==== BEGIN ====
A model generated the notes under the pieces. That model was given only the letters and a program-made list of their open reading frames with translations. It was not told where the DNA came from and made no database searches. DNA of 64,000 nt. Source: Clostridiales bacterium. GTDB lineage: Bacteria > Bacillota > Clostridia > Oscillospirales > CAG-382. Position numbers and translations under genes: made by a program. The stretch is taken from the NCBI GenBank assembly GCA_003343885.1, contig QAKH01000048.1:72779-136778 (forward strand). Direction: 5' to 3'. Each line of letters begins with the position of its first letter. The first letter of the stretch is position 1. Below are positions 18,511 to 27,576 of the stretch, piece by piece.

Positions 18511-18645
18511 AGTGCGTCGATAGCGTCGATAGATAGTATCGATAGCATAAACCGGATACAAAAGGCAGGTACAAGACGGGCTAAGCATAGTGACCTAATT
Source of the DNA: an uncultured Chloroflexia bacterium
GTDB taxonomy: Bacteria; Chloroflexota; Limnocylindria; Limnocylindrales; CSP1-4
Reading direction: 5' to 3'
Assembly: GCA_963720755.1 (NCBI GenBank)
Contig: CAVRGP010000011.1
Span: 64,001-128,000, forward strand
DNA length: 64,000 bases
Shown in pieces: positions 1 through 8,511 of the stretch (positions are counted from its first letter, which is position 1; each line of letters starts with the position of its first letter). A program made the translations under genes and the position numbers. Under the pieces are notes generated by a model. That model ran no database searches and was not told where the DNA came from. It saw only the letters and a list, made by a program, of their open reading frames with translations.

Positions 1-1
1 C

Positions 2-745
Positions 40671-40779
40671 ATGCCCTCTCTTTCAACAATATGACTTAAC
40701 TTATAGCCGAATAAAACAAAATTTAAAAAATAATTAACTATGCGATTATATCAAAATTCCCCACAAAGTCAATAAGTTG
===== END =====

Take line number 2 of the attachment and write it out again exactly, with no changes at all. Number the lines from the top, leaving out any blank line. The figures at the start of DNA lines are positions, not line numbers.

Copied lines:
Positions 18511-18645